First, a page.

It is unclear how metal augments, polyethylene (PE) liner thickness, and length of cemented stem contribute to load transfer when reconstructing uncontained tibial metaphyseal bone loss of Anderson Orthopedic Research Institute (AORI) Type II defects during revision total knee arthroplasty (rTKA). The aim of this study is to understand the impact of these three variables on load transfer through the tibial baseplate. For a fixed defect depth, we hypothesized that there is a particular combination of liner and augment thickness and stem length that minimizes bone stress, reducing the risk of aseptic loosening.
We conducted a finite element analysis (FEA) to model stresses at the bone-cement interface with different iterations of metal augments, PE liner thicknesses and fully-cemented stems lengths.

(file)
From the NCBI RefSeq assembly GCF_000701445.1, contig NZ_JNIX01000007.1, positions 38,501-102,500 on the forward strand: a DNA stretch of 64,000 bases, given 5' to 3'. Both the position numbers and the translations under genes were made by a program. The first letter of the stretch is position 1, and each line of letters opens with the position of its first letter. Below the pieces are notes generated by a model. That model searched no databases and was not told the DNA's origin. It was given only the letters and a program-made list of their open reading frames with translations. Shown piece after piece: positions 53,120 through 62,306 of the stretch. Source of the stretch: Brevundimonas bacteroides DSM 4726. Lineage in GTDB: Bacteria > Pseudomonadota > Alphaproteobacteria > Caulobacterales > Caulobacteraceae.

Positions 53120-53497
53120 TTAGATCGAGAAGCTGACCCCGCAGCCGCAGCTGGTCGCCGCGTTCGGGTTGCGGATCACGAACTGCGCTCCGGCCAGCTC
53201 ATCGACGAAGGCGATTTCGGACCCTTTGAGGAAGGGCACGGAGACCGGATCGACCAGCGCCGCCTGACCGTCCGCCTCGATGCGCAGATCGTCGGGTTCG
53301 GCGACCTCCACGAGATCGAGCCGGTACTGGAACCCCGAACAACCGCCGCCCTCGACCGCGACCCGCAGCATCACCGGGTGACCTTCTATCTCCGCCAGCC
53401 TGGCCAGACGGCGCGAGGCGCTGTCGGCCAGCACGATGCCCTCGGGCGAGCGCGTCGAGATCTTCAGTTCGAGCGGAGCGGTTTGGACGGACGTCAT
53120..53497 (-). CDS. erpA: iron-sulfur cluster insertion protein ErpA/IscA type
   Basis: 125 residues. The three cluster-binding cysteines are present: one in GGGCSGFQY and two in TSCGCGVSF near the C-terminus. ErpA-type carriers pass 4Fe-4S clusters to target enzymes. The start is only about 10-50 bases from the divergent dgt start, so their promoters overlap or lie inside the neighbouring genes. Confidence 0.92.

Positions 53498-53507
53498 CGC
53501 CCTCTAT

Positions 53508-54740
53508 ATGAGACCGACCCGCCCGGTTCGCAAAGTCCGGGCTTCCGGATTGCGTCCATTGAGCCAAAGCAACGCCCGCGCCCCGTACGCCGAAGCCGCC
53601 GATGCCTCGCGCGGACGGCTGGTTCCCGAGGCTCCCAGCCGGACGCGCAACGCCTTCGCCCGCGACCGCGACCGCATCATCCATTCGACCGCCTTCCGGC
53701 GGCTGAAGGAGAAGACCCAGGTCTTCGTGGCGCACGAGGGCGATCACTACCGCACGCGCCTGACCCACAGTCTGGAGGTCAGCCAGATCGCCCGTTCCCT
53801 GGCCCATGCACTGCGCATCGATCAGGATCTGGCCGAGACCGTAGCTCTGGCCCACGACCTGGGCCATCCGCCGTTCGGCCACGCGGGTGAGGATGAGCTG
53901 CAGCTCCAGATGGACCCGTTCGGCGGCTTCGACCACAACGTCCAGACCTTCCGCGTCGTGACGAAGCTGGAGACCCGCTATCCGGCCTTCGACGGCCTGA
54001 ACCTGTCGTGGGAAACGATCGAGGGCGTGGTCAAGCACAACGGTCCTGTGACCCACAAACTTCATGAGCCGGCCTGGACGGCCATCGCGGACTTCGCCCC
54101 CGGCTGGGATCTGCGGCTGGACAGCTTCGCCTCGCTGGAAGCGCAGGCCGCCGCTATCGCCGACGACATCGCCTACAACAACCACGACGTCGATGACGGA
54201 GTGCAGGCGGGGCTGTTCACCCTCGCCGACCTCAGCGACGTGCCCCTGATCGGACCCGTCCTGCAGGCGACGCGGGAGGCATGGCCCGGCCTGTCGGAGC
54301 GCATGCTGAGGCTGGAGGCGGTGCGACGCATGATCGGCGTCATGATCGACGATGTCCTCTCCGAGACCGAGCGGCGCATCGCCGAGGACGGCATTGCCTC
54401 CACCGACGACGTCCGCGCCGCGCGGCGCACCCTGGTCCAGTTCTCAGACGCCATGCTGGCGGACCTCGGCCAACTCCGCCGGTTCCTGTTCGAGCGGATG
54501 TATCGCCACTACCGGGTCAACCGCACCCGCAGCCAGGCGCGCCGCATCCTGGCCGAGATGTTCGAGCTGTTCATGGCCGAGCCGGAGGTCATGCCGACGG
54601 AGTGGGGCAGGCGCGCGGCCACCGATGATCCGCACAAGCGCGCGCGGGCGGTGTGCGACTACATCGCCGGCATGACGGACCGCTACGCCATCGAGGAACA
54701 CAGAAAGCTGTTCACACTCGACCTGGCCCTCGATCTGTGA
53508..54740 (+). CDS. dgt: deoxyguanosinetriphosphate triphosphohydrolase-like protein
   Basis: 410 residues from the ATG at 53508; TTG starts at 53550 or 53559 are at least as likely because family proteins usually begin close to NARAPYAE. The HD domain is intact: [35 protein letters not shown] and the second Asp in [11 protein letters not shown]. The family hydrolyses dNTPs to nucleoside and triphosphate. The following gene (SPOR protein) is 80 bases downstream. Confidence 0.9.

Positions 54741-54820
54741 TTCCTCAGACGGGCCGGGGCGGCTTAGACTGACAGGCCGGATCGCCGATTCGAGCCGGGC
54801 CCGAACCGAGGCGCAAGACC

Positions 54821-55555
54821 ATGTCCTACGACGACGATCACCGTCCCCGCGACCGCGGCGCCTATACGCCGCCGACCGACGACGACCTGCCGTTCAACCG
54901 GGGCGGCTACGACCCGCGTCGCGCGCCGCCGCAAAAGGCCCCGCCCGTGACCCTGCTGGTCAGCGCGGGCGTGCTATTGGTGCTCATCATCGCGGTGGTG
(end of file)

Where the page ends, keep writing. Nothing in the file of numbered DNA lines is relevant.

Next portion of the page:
For a 20 mm tibial defect, constructs with thicker metal augments and thinner polyethylene liners were superior. Constructs with a fully cemented stem further reduced bone stress on the tibial plateau. Bone stress was lowest when a 100 mm fully-cemented stem was used, while stems between 30 mm – 80 mm produced similar results.
When addressing a tibial bone defect of AORI Type II in rTKA, our FEA model demonstrates that surgeons should opt to use the thickest metal augments in combination with a fully-cemented stem with an added length of at least 30 mm, which allows for surgical flexibility together with the most stable construct. Our study is notably limited by lack of modeling of knee joint moments, which are important when considering micromotion, bone-implant interface and stem effectiveness.
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Published online: December 16, 2022
Accepted: November 26, 2022
Received in revised form: November 20, 2022
Received: April 12, 2022
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